Tackling violence and the exploitation of children and other vulnerable people in Bedfordshire is absolutely crucial work that no person, group or organisation can solve on their own.
That is why the county’s new Violence and Exploitation Reduction Unit (VERU) is potentially so pioneering and important.
With £880,000 of funding for the new unit from the Home Office, the VERU has the financial backing as well as the energy and will of people across the county to succeed.
It will see different agencies across Bedfordshire adopting a real
Kimberley Lamb (right) with Dr Angela Herbert MBE, co-chair of the Violent Crime Prevention Board
partnership approach alongside our communities to protect some of the most vulnerable people in our county.
The rise in so-called criminal exploitation by organised crime groups, especially those involved in county drugs lines, is one of the biggest drivers of violence in our county.
This toxic mix of vulnerability, drugs, modern slavery and organised crime affects people from all walks of life, with the same network of gangs and offenders linked to everything from gun and knife crime to child sexual exploitation.
I am delighted and humbled to have been appointed to lead such a significant project, which has the potential to transform lives.
I believe my background across the public sector, social enterprises and community projects makes me an ideal figurehead to drive forward the VERU’s work.
I have worked for more than two decades at managerial levels in both the education and criminal justice sectors, having started out in financial and legal firms.
I am moving across from the Signpost Victims Hub, where I have led Bedfordshire Police’s work around victim services and early intervention.
I have worked with young people through the Luton Youth Offending Service, and was the area manager for the Young Enterprise Charity in Bedfordshire for four years.
As part of this work we created a pioneering programme whereby the charity worked with young people in pupil referral units, schools and a local homeless hostel, ensuring their expertise helped those from areas of deprivation.
Success stories from this project were recognised at both regional and national level.
In terms of community projects, I have played a leading role in the county’s stop and search scrutiny panel, and I am currently a school governor and lay member of our local safeguarding children’s board.
I am also vice chair of a local charity that specialised in programmes for those experiencing drug and/or alcohol dependency, specifically tackling adolescent antisocial behaviour linked to gangs and knife crime.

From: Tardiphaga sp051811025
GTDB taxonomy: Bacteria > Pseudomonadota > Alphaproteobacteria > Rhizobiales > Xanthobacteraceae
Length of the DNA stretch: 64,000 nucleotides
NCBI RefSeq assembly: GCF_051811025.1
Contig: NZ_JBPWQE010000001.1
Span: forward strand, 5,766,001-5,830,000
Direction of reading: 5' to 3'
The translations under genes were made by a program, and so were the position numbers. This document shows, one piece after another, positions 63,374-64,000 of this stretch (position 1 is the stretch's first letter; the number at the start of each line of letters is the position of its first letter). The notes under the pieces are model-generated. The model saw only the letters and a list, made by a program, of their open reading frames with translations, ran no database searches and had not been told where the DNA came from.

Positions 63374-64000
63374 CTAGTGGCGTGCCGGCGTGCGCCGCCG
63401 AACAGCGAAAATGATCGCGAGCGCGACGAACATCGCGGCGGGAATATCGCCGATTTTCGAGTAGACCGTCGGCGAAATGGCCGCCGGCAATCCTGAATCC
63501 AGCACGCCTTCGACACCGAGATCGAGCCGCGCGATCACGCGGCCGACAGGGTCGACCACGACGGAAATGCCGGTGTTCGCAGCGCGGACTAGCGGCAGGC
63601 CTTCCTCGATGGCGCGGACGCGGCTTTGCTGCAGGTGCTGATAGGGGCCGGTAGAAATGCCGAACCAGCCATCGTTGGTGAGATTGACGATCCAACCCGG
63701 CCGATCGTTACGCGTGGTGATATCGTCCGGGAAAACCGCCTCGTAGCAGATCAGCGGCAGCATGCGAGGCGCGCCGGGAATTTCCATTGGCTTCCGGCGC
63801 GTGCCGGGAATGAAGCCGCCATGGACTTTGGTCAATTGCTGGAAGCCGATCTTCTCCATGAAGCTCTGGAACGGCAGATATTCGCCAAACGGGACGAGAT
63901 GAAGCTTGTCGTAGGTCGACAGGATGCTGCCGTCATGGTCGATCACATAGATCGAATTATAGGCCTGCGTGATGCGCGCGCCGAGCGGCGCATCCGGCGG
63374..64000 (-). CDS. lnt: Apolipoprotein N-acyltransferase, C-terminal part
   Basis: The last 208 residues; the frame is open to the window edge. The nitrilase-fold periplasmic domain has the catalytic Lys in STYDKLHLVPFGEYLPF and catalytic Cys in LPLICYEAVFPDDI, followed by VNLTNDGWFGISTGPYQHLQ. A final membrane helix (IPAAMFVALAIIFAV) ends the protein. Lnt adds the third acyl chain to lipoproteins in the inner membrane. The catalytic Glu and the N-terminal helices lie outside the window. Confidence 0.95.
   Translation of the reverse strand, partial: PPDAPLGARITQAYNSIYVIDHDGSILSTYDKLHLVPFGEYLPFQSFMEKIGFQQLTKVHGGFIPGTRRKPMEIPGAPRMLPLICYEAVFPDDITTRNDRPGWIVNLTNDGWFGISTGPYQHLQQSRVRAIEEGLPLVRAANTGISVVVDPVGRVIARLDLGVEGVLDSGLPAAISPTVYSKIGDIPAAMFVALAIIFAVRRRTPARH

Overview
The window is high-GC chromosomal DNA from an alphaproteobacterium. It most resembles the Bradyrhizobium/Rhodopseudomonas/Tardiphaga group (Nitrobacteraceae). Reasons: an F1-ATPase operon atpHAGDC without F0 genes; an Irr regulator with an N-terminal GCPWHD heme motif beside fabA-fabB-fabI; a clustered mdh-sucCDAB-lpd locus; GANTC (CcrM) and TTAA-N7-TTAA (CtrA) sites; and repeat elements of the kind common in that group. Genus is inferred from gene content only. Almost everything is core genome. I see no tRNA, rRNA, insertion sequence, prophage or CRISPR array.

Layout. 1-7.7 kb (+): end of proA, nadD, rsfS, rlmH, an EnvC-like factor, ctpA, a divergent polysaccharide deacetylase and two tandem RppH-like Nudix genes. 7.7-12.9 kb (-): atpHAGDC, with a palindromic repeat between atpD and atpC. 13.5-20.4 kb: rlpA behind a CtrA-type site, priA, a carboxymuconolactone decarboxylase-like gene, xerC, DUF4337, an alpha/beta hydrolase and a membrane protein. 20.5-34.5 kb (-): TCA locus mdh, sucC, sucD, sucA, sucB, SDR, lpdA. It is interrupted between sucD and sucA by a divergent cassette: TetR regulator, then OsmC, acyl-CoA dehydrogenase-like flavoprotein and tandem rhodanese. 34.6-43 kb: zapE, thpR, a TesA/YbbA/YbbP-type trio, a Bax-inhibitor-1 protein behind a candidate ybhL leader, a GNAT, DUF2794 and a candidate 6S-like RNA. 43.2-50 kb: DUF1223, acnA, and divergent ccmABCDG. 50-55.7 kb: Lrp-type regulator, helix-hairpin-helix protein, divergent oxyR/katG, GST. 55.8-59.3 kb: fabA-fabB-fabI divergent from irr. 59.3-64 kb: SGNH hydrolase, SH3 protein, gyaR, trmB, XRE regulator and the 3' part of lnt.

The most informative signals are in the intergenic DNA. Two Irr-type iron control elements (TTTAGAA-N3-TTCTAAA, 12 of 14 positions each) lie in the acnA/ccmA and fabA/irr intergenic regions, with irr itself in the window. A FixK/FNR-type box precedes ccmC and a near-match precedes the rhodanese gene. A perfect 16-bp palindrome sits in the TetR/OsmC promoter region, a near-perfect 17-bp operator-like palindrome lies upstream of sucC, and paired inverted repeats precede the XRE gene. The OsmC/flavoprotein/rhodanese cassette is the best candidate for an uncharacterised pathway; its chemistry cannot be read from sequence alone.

This summer I was also appointed as a Champion for the Violent Crime Prevention Board.
Yet my personal story could have been so different. I came from a disadvantaged background and was fortunate enough to have the right interventions and opportunities to get to where I am today.
I want young people in Bedfordshire to be able to access that same pathway to turn their lives around.
We will relentlessly target the root causes of violence and exploitation by providing interventions and opportunities for those at risk.
We will also invest in the right causes, with the VERU due to make a six-figure sum available for grassroots projects that can divert young people away from crime and violence.
This is an absolutely key part of my vision for the VERU.
I want to empower grassroots organisations across the county, and be cutting edge and innovative with who we partner with, particularly working with those who can engage with hard to reach communities.
Simultaneously, I want to ensure that the VERU utilises the existing services and structures that are already in place, coordinating work that is already going on in this area and ensuring we are dealing with these issues in the most effective way possible for the longer term.
This includes supporting work being led by our three local authorities to move towards an exploitation model in April.
We will also invest in a youth support worker service, who will do outreach work with young people at risk of being involved in gangs.
In terms of structure, the VERU will have four key pillars of work: partnerships, services, community and data capture, to ensure everything we do is targeted and based on evidence.
The VERU will be scrutinised by an oversight group made up of partners such as the police, local authorities and pupil referral units.
The unit will be different from other ‘virtual’ VERUs in the country in that it will be a physical unit, and we are the only ones nationally to introduce the ‘E’ specifically around targeting exploitation.
This is just one way in which Bedfordshire plans on standing out from other VRUs across the country. This spirit of innovation will run through everything we do, and I cannot wait to get started.